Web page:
Why does bash have the following behavior?

echo $((true == false))

I would have thought that this would print 0, but it prints 1.

This is further complicated by the following facts:

> echo $((true))
> echo $((false))
> echo $((true == true))
> echo $((false == false))

2 Answers 2


All the posters talking about 0 being true and 1 being false have missed the point. In this case, 1 is true and 0 is false in the usual boolean sense because of the arithmetic evaluation context caused by $(()).

The == operation inside of $(()) is not equality of return statuses in Bash, it performs numeric equality using the literals given where "false" and "true" are treated as variable, but have not yet been bound, which both are interpreted as 0 since they have no value yet assigned:

$ echo $((true))
$ echo $((false))

If you want to compare the return status of true and false you want something like:

if (( $TRUE == $FALSE )); then echo TRUE; else echo FALSE; fi

But, I'm not sure why you would want to do this.

EDIT: Corrected the part in the original answer about "true" and "false" being interpreted as strings. They are not. They are treated as variables, but have no value bound to them yet.

  • Also, echo $(( $TRUE == $FALSE )) will report 0 as you would expect. echo $(( $TRUE == $TRUE )) and echo $(( $FALSE == $FALSE )) will also report 1.
    – zostay
    Dec 20, 2011 at 17:44
  • This is correct. "true" and "false" as booleans do not exist in bash and thus don't have a special meaning inside $(())
    – sorpigal
    Dec 20, 2011 at 18:56
  • 2
    +1, and -1 to all the other answers... did anyone else even read the question?
    – Random832
    Dec 20, 2011 at 19:01
  • I'm sorry, but this does not hold. For one: if (( $TRUE == $FALSE )); then echo TRUE; else echo FALSE; fi is a syntax error on ((. And then $((...)) performs arithmetic evaluation on its operands. The fact that $((true)) returns 0 is because there is no variable in the environment named true, and the arithmetic evaluation of operands yields 0 for ANY string.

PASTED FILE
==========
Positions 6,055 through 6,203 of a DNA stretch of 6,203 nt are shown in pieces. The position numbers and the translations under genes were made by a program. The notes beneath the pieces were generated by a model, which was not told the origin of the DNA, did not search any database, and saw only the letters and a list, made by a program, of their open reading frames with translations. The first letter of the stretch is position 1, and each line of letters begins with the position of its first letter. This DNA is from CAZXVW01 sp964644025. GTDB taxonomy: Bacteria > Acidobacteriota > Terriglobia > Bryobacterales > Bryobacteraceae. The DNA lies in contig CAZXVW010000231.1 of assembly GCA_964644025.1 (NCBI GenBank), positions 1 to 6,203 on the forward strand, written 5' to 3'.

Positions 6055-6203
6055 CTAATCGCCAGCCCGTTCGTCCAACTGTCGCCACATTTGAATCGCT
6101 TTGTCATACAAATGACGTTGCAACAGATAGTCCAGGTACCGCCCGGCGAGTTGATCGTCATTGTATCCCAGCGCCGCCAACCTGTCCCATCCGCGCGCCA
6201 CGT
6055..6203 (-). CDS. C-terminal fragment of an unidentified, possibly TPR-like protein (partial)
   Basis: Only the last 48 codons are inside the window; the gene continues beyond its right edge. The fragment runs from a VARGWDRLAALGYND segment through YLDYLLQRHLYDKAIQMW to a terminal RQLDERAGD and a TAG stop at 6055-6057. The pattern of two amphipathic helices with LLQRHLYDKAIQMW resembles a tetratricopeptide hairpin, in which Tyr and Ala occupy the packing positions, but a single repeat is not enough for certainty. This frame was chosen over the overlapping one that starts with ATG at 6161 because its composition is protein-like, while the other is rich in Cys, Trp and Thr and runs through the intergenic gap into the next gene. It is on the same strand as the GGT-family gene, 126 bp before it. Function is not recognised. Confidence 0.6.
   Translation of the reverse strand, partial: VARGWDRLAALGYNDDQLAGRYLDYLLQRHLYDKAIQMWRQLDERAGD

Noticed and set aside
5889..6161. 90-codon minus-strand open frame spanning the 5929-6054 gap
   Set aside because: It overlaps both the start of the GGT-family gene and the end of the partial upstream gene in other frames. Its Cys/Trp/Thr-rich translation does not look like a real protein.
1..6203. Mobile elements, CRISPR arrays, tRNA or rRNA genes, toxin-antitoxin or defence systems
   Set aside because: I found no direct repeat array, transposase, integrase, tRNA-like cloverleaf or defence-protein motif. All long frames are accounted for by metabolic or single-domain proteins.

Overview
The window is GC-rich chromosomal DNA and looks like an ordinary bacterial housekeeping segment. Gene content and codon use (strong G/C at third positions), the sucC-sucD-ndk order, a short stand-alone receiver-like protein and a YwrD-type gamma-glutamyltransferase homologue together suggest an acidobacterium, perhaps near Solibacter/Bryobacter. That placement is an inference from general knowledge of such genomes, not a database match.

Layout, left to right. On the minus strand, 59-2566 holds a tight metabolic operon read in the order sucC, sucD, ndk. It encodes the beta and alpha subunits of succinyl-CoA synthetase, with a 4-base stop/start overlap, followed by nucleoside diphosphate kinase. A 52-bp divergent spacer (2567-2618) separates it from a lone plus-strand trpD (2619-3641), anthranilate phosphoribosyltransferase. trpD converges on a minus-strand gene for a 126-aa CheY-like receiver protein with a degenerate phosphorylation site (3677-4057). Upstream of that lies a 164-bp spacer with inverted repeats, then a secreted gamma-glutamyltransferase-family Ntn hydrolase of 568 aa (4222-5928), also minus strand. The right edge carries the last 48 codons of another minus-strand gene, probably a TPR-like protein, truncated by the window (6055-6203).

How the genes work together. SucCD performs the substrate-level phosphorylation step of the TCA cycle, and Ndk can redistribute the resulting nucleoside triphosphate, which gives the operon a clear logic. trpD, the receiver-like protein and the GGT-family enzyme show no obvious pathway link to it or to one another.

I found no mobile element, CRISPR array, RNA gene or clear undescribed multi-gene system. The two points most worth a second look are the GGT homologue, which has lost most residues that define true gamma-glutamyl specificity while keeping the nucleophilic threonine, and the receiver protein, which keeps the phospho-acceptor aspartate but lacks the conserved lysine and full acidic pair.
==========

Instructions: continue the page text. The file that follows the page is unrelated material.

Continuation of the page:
– fge
    Dec 20, 2011 at 21:51
  • 1
    @fge, you are partially correct, but not totally. It is true that $((true)) returns 0 because $true is not assigned a value in the local environment (which I did not get entirely correct in my explanation) and will correct momentarily. I believe @izkata has already explained the part where you are not completely correct, since if (( $TRUE == $FALSE )); ... as given ran just fine on Bash 3.2 on my Mac using a fresh environment. It may very well be a syntax error on an older version of Bash.
    – zostay
    Dec 21, 2011 at 2:57

OK, so, it seems there is a lot of confusion about what $((...)) really does.

It does an arithmetic evaluation of its operands, barewords are variables, not commands or string literals (ie, true is really $true), and anything which is not a number is 0. The == operator compares two numbers, and returns 1 if they are equal.

Which is why $((true == false)) is 1: there is no true or false environment variables in the environment, which means both $true and $false evaluate to the empty string, therefore 0 in arithmetic context!

To be complete, you can also use command substitution in arithmetic context... For instance:

$ echo $((`echo 2`))
$ echo $((3 + $(echo 4)))
$ a=3
$ echo $((a + $(echo 4)))
# undefine a
$ a=
$ echo $((a + $(echo 4)))
$ a="Hello world"
$ echo $((a + 1))
# undefine a again
$ a=
$ echo $(($(echo $a)))
  • I already upvoted this answer because you're correctly saying the exact same thing as @zostay, you just didn't understand his example. You're getting a syntax error because TRUE and FALSE were not defined in your shell; his full example DID define them as the numeric return codes of the true and false commands (Look more closely at the 4 lines above it in the other answer; TRUE=$? is defining the variable $TRUE, etc..)
    – Izkata
    Dec 20, 2011 at 22:56
  • I stand corrected for the example. But no, I'm not saying the same thing: @zostay says that true and false are treated as strings -- this is not the case! They are treated as environment variables, which is a completely different beast, and $true and $false evaluate to empty strings, not literals. try echo $(($(echo $a))) where a is not defined: it doesn't yield a syntax error but returns 0. He rightly says, though, that strings evaluate to 0. But in fact, anything which is not a number evaluates to 0 in this context.
    – fge
    Dec 20, 2011 at 23:04

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